OBJECTIVE: To evaluate the relation between olfactory impairment (OI) and other impairment domains in Parkinson disease (PD) and the characteristics of OI in patients with certain genotypic characteristics. METHODS: In 295 nondemented patients with PD and 150 controls with a similar overall age and sex distribution, olfactory function was evaluated with the identification (ID) and discrimination (DIS) tests of the Sniffin' Sticks. In patients, demographic and clinical characteristics were evaluated, and genetic analyses were performed. RESULTS: Of all patients, 61% had an impaired ID and 43% had an impaired DIS. No significant correlations >0.4 were found between olfactory scores and other demographic or clinical variables. Age and sex accounted for the 22% explained variance of the ID score regression model, whereas age, sex, and disease duration accounted for the 15% explained variance of the DIS score regression model. Parkin and DJ-1 mutation carriers (homozygous or heterozygous compound, n = 6) had normal ID scores. APOE epsilon2 or APOE epsilon4 carriers had no significantly different olfactory scores than noncarriers. The allele distribution of the alpha-synuclein (SNCA)-REP1 polymorphism in groups with an impaired or normal ID or DIS was comparable. CONCLUSIONS: Olfactory impairment (OI) in Parkinson disease (PD) may be unrelated to other impairment domains of the disease, which may indicate that olfaction is an independent feature of PD. Parkin and DJ-1 mutation carriers had normal identification scores but the number of mutation carriers is too small to draw conclusions. The APOE genotype (APOE epsilon2 or APOE epsilon4 alleles) and SNCA-REP1 polymorphism do not seem to influence olfaction in PD.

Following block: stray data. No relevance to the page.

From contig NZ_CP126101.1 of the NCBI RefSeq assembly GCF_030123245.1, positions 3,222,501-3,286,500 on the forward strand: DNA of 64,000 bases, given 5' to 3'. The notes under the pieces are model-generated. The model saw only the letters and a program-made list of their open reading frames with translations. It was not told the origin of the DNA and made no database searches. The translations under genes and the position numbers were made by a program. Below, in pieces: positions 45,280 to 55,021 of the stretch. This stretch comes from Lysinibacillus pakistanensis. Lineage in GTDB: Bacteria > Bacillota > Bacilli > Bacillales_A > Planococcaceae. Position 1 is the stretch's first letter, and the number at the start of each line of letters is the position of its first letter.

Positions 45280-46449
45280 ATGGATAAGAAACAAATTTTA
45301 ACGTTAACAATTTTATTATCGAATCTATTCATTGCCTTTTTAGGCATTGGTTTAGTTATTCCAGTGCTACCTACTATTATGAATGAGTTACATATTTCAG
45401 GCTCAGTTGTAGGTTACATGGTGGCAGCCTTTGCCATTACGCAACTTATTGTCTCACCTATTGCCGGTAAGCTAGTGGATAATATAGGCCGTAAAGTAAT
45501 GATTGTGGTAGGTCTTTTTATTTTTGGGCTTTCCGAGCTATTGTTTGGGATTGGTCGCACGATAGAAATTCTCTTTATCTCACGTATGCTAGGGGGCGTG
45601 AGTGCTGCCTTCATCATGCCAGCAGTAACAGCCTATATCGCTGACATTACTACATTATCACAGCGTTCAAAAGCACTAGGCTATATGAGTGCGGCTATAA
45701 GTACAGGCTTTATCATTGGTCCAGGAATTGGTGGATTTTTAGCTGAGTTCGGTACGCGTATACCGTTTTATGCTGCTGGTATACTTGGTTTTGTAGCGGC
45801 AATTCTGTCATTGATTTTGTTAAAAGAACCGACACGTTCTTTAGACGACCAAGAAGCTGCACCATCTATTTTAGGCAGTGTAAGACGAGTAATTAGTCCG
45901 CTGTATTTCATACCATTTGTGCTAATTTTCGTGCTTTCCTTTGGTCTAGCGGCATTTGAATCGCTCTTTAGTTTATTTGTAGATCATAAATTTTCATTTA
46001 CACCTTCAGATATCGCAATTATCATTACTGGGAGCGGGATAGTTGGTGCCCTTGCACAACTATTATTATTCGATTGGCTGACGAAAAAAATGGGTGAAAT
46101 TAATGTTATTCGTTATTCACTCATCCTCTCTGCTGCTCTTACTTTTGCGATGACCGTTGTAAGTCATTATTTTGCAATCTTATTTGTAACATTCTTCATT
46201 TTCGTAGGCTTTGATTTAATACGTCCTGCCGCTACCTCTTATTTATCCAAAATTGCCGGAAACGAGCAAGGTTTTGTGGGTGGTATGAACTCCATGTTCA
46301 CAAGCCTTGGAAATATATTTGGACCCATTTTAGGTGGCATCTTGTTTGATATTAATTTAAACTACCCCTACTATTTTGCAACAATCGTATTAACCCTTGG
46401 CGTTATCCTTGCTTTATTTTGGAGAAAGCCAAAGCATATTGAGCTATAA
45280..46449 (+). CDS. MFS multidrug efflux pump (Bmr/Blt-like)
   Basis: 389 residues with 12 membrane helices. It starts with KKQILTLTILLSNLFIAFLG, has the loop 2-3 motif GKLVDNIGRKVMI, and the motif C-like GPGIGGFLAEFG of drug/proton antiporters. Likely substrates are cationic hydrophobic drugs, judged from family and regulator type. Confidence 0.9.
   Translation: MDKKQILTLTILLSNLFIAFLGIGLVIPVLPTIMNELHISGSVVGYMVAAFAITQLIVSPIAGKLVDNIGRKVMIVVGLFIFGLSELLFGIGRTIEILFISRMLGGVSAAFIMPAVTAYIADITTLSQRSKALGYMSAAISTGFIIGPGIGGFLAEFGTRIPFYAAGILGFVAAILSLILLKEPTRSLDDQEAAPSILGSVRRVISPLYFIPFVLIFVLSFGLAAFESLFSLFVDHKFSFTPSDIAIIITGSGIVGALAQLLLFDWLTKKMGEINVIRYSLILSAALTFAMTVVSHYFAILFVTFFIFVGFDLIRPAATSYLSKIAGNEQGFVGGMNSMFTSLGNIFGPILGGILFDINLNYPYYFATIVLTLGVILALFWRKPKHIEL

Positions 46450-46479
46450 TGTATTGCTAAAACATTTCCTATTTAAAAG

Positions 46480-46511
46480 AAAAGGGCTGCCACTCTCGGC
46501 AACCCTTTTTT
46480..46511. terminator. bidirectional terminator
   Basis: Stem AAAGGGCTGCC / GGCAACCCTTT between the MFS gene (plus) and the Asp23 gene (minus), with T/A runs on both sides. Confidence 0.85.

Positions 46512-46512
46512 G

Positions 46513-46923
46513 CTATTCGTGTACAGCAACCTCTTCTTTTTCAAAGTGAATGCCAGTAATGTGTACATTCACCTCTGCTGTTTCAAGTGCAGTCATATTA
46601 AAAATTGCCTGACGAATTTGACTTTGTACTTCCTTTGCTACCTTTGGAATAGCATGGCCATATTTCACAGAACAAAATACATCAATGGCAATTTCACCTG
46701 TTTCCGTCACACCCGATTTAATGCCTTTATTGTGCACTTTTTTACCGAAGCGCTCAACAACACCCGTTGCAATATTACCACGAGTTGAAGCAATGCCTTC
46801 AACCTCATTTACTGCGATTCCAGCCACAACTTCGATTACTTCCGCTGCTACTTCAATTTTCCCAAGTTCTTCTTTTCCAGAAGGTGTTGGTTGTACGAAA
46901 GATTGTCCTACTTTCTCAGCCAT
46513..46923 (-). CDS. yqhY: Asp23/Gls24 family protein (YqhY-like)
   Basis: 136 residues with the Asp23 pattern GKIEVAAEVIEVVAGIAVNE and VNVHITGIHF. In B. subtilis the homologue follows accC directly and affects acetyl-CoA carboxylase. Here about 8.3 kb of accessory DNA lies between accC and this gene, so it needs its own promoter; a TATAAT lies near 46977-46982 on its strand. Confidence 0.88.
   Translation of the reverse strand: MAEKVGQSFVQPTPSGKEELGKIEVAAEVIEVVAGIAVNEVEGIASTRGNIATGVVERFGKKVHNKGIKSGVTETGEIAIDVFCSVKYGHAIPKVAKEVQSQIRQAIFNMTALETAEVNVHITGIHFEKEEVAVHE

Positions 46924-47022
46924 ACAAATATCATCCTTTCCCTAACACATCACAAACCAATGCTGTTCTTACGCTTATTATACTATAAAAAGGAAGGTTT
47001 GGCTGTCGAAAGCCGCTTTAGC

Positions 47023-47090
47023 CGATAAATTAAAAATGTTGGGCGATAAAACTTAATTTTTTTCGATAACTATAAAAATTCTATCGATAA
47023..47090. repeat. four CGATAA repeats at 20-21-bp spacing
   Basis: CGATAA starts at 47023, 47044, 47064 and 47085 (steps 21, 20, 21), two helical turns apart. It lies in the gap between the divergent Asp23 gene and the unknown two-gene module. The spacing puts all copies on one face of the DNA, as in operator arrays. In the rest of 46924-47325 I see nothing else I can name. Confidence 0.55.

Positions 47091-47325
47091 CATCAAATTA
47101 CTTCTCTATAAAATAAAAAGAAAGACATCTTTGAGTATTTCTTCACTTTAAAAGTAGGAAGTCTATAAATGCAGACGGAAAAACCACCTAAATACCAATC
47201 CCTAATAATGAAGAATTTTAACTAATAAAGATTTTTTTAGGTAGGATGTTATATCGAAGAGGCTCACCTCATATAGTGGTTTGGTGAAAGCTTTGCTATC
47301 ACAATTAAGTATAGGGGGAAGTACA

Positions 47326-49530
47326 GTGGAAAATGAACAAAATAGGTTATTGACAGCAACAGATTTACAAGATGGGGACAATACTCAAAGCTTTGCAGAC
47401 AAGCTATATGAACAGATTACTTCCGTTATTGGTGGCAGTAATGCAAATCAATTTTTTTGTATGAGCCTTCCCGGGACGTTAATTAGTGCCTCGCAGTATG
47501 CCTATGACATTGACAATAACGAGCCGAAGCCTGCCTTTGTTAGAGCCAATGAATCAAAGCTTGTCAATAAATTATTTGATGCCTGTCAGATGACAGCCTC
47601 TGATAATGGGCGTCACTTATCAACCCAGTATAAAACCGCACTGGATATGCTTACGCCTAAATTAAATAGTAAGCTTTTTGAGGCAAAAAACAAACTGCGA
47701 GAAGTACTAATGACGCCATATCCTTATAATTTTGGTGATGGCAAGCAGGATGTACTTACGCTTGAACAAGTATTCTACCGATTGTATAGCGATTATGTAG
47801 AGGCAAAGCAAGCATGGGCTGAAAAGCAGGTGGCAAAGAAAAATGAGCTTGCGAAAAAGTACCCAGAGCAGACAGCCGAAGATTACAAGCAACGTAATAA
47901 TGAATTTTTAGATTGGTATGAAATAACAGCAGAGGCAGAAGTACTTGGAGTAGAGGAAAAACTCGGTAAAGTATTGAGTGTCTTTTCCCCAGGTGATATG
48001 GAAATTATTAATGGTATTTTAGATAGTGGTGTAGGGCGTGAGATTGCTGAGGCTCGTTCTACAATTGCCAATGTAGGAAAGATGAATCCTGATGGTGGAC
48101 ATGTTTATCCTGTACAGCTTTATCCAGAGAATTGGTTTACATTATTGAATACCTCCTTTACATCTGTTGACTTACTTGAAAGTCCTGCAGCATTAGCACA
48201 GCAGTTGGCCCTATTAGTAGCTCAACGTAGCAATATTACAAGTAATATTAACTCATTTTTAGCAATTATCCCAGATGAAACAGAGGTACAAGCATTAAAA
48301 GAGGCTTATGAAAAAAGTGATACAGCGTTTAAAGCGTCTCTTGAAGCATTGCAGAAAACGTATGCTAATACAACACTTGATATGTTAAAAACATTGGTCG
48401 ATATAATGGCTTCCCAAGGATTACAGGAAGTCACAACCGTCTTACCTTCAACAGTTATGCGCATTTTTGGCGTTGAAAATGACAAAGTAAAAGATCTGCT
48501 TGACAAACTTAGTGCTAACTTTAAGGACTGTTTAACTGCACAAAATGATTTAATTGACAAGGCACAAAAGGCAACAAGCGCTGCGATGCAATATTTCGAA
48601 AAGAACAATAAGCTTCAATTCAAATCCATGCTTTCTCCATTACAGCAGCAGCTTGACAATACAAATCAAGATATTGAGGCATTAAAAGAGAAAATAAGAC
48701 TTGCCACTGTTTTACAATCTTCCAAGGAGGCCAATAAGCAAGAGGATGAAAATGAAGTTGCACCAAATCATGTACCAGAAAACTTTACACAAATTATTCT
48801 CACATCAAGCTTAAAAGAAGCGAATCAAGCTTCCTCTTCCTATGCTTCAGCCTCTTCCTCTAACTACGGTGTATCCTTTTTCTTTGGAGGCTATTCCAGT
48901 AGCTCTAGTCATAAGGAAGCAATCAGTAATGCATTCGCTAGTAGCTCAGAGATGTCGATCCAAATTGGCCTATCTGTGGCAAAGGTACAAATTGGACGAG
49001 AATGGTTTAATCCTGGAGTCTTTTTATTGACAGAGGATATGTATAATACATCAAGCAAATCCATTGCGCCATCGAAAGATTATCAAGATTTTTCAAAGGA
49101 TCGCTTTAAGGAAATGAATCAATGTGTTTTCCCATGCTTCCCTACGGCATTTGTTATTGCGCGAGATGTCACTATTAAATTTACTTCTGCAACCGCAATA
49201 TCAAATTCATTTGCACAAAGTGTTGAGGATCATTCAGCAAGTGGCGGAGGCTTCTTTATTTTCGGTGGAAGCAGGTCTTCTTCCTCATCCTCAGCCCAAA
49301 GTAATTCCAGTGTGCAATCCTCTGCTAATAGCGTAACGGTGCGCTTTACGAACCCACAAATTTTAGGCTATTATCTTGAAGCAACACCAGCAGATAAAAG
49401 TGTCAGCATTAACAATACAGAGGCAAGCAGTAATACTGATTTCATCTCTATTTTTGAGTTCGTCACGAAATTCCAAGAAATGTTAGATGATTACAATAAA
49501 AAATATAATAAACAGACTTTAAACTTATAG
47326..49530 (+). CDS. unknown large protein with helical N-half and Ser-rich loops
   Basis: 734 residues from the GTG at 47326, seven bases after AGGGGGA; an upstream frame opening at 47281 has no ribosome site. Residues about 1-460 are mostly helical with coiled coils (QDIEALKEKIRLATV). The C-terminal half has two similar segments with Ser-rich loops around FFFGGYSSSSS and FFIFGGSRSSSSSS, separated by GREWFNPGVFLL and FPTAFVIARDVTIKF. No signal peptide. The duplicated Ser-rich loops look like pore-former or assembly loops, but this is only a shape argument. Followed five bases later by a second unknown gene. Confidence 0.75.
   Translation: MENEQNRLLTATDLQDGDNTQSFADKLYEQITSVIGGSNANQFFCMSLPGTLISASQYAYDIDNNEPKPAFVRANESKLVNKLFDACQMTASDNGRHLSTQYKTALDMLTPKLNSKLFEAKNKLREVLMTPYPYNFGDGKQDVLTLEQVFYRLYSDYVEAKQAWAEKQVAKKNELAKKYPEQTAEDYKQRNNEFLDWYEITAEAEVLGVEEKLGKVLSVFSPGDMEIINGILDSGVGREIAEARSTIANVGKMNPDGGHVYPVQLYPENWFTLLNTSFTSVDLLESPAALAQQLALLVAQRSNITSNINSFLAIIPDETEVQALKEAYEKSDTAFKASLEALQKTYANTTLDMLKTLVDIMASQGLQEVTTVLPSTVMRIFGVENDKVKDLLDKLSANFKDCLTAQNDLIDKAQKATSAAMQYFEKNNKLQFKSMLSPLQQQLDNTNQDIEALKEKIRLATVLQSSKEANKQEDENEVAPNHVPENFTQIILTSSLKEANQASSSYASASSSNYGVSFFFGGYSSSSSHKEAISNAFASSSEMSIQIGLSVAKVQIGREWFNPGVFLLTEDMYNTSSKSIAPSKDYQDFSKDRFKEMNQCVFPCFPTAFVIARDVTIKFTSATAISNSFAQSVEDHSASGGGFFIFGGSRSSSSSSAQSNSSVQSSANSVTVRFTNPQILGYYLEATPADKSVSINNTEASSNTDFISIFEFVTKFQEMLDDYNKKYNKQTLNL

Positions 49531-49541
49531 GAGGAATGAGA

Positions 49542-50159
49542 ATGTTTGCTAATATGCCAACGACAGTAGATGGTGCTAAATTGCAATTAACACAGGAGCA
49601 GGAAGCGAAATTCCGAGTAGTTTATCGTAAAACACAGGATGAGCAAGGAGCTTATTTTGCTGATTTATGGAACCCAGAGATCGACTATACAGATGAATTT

|Publication status||Published - 2008|
- smell identification test
- odor identification
- subthalamic nucleus
- sniffin sticks